For The Madera Tribune
Prop. 57 poses possibility she may become free woman
Brittany Navarra of Madera was 16 in 2008 when she and Dustin Gran, then 18, became involved in a deadly, adolescent love triangle gone wrong.
Both Navarra and Gran were convicted of murder in the killing of 18-year-old Krista Pike of Madera, and received sentences of life without the possibility of parole.
Navarra had reportedly been motivated to plot Pike’s murder because she had been briefly dating Pike’s fiance’, Thomas Hollier, and she had been jilted by him, just days after Pike’s return to Madera from an out-of-town visit.
Navarra is now scheduled to appear in Madera Superior Court, Juvenile Division, for a transfer hearing on April 9. That hearing could result in her being freed.
The hearing was prompted by ballot Proposition 57 passed in November 2016, which mandates that all juvenile offenders can have their cases initially filed in juvenile courts.
This recent law changed the discretion previously given to prosecutors to file particularly serious juvenile cases in adult court, according to the Madera County District Attorney’s office.
In one of the most gruesome and sensational trials in recent Madera history, Navarra, after many delays was convicted in a 2014 jury trial of first-degree murder, first-degree burglary, conspiracy to commit murder and a further charge of lying-in-wait for the victim.
Co-conspirator Dustin Gran reportedly was motivated by Navarra to bludgeon Krista Pike unconscious with a heavy object, likely a dumbbell weight, from behind, as she sat on a couch in her fiance’s family home. He then repeatedly stabbed her, removed her clothing and continued to mutilate her until she bled to death.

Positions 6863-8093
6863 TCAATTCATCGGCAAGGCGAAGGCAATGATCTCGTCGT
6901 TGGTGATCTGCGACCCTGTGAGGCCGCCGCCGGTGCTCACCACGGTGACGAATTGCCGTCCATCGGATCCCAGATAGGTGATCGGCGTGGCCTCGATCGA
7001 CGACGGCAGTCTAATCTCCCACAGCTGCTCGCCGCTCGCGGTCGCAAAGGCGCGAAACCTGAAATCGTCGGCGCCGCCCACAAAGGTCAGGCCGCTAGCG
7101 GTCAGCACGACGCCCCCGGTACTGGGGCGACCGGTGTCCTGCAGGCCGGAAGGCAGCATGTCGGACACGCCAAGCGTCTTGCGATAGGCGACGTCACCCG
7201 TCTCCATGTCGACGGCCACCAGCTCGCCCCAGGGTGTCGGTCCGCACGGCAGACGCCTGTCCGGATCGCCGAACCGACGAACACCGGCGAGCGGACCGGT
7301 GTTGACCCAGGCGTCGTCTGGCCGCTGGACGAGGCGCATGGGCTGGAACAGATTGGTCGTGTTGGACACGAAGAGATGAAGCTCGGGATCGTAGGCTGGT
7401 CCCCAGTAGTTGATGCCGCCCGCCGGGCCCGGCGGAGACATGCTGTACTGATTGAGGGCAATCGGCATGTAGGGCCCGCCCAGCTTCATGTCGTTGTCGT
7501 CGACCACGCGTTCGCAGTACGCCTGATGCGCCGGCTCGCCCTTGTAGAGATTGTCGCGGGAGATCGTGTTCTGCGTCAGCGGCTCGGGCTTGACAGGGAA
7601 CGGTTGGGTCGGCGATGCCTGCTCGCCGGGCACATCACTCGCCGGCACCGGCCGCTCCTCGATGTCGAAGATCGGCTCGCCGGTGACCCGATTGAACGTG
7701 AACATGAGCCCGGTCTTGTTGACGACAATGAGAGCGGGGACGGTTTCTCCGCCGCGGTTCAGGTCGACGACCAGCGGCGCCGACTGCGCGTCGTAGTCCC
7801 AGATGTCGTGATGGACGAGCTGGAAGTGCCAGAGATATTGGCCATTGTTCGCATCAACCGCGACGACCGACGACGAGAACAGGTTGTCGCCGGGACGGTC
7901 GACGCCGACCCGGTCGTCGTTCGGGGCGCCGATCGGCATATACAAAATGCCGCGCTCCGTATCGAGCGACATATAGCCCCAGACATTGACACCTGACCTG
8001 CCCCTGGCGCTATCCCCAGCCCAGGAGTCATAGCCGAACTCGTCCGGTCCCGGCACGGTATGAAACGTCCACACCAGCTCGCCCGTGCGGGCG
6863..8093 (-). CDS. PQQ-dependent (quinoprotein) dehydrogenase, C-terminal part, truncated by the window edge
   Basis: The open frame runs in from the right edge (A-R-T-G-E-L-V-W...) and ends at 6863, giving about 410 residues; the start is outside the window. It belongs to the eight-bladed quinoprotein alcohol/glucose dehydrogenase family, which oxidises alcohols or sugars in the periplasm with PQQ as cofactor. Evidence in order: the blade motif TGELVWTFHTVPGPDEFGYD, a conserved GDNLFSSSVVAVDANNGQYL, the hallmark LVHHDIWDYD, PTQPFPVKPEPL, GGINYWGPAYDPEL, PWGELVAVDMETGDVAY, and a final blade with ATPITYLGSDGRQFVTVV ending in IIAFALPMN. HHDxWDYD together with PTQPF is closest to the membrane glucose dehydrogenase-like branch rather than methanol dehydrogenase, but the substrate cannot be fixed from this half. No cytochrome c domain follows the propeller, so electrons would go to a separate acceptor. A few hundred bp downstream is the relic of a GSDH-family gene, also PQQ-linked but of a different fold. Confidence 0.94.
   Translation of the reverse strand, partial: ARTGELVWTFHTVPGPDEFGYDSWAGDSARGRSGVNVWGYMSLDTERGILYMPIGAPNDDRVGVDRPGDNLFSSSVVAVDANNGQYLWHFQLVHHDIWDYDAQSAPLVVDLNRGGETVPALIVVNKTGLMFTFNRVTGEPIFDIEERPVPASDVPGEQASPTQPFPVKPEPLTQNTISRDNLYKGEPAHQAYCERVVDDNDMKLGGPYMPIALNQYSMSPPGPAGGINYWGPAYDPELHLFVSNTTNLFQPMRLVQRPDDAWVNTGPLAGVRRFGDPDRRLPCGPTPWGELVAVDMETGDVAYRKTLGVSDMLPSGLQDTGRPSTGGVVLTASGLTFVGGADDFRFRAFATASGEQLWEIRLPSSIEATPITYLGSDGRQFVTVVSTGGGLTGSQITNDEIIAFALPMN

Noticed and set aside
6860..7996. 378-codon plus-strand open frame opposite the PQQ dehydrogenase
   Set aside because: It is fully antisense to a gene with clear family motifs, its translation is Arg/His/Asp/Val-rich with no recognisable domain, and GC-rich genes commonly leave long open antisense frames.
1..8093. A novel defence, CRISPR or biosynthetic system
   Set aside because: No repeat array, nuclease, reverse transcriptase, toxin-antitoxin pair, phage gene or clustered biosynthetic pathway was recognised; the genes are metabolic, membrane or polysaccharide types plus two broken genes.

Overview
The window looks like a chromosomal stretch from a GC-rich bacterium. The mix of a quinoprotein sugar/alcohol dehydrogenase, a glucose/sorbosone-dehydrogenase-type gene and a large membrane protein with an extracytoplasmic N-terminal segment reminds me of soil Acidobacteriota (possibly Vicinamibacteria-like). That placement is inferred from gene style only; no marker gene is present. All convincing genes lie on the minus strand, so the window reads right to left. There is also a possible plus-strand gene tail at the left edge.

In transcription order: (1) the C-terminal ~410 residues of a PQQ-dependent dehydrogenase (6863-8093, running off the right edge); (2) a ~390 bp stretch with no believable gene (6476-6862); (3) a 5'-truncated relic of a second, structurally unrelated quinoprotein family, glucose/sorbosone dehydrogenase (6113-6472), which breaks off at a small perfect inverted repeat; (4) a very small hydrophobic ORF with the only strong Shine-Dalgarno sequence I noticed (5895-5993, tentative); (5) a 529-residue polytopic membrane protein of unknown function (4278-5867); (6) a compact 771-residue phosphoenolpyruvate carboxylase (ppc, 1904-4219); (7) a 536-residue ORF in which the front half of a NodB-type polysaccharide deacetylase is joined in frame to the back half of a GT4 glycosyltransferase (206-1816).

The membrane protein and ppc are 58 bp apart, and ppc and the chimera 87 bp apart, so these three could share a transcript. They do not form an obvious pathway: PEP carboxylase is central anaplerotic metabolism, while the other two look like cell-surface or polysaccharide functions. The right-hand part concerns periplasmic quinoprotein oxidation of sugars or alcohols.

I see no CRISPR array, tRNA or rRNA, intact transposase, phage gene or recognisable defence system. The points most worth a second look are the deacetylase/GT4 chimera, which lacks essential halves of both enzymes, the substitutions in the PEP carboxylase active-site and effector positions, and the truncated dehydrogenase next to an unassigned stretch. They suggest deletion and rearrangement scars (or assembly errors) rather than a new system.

The idea for the murder plot had reportedly come from a television movie about assassins a group of teens had watched together a few weeks before, according to interviews conducted by detectives.
Gran, who had pled not guilty by reason of insanity, was also convicted of first-degree murder, first-degree burglary, conspiracy to commit murder and a further charge of lying-in-wait for the victim.
Navarra reportedly had convinced and enticed Gran to kill Pike, who had recently returned to Madera, because Navarra perceived Pike as a romantic rival who stood in the way of her possible affections for Hollier.
Murder law allows Navarra, a juvenile, to be charged equally for the murder although she was not present during the actual crime, but instead had planned, and instigated the attack and murder, as was demonstrated through statements and a series of text messages and photos Navarra and Gran had exchanged, among other evidence.
Navarra, now 28, already has spent approximately 11 years in custody, between local jails and state prison.
The murder trial was moved and held in Modesto due to the wide pretrial publicity.
Madera County District Attorney Sally Moreno said Navarra was not currently scheduled to be released and the April 9 trial had become necessary because “prosecutors previously had absolute discretion on whether we were going to prosecute minors as juveniles or adults. Prop 57, she said, changed that power back to the judicial branch, on where a minor should be tried.